VCU visiting professor works in Infant Motor lab
Stacey Dusing, a visiting professor from Virginia Commonwealth University, at work in the Infant Motor Behavior Laboratory.
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8:19 a.m., Feb. 9, 2009----Stacey Dusing, assistant professor in the Department of Physical Therapy at Virginia Commonwealth University, has joined the research team in the University of Delaware's Infant Motor Behavior Laboratory.

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Dusing's two-year stay here, which began in June 2008, is enabled through her role as a faculty scholar in the Comprehensive Opportunities in Rehabilitation Research Training (CORRT) program.

Funded by the National Institutes of Heath, CORRT is a collective effort of seven universities, including the University of Delaware, each of which has a rich history of developing basic and applied rehabilitation scientists. Selected scholars spend the first two years of training at one of the seven participating institutions and the last three at their home institutions.

Working with mentors Cole Galloway, associate professor in UD's Department of Physical Therapy, and Mark Stanton, professor in the Department of Psychology, Dusing is investigating the development of postural control in preterm infants.

Her work is aimed at determining the relationship between postural control and the development of reaching, thereby providing a foundation for the development of early intervention strategies for infants at risk for motor and cognitive disabilities.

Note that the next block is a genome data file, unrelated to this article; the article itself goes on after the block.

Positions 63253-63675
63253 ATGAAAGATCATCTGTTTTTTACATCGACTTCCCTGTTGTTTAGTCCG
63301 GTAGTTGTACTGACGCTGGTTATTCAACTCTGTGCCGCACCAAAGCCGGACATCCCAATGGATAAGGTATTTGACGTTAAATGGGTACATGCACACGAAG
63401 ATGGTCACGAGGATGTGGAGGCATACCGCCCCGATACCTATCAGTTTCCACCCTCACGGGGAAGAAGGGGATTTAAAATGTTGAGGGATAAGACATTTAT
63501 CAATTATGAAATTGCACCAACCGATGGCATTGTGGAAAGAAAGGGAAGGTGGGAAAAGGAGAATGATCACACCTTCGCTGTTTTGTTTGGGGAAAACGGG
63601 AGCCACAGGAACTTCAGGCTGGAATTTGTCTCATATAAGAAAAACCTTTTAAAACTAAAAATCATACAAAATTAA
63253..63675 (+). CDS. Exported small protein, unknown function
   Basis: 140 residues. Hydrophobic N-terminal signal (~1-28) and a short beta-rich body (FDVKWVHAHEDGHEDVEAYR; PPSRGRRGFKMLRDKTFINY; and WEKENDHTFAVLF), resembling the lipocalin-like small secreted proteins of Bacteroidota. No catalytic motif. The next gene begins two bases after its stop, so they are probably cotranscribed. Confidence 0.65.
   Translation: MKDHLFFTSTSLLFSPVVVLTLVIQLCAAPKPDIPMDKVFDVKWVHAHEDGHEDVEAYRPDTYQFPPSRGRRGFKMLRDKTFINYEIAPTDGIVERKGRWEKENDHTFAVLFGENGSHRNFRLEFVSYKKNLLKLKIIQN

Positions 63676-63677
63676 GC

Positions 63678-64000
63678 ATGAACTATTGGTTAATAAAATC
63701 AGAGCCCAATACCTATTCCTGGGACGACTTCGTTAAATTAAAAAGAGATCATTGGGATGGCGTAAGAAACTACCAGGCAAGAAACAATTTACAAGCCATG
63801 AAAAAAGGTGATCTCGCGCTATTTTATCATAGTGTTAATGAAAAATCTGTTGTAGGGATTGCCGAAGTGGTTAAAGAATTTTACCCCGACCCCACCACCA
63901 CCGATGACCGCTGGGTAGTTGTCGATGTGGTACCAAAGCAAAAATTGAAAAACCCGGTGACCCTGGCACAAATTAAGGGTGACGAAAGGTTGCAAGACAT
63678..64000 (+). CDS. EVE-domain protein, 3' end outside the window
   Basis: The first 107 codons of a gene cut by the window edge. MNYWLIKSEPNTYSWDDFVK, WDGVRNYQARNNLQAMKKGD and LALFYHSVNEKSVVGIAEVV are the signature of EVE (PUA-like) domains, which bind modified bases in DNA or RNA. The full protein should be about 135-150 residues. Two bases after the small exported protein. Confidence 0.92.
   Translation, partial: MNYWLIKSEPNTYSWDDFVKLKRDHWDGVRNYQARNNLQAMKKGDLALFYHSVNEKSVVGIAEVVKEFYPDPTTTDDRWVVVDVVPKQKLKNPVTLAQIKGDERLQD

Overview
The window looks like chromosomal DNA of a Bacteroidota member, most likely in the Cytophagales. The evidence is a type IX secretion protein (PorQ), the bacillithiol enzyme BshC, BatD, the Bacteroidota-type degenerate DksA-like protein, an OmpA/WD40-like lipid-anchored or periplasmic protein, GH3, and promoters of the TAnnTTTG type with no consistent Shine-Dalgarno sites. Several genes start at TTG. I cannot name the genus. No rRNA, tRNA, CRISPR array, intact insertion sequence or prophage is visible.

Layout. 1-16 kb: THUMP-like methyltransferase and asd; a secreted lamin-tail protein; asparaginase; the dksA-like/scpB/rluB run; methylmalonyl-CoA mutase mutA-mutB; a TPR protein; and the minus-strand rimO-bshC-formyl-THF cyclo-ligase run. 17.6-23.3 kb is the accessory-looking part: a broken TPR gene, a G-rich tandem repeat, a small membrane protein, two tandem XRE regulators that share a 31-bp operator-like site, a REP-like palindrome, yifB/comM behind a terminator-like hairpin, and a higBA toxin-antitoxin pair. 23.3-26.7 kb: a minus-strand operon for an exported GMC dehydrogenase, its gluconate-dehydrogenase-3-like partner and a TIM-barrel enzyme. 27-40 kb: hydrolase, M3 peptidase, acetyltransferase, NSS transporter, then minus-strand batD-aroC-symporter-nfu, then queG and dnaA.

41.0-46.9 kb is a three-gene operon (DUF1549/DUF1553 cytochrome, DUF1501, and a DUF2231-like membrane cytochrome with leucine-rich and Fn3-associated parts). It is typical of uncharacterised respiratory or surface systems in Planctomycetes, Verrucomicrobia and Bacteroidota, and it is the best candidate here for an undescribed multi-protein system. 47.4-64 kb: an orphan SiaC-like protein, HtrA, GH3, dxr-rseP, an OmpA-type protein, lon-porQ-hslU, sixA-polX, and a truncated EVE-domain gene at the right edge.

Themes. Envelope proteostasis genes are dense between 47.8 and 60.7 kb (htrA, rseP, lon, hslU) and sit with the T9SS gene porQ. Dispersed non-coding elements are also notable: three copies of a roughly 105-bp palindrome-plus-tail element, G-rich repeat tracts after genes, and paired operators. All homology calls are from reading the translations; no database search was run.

“We know very little about the development of posture in very young children,” Dusing says, “but the effects are far-reaching, as posture, or core strength, influences the development of other motor skills such as reaching, sitting and walking. Preliminary data show that there are differences in posture between preterm and full-term infants at just two weeks of age.”

“Early intervention can help,” she adds, “but clinicians don't have tools to help them reliably identify who has impaired postural control before the age of six months.” The question is important not only for the development and implementation of early intervention strategies but also for the distribution of limited services and resources.

In addition to the CORRT grant, Dusing recently received support for her work from the American Physical Therapy Association Section on Pediatrics.

She is the principal investigator on a planning grant for a multi-site study in early intervention entitled “Does Early Postural Intervention Affect Sitting Balance or Reaching in Infants Born Preterm?”

She will be working with Galloway and postdoctoral researcher Michele Lobo on the new program, as well as with researchers from Ohio State University, the University of Nebraska Medical Center, and the University of Washington.

Article by Diane Kukich
Photo by Duane Perry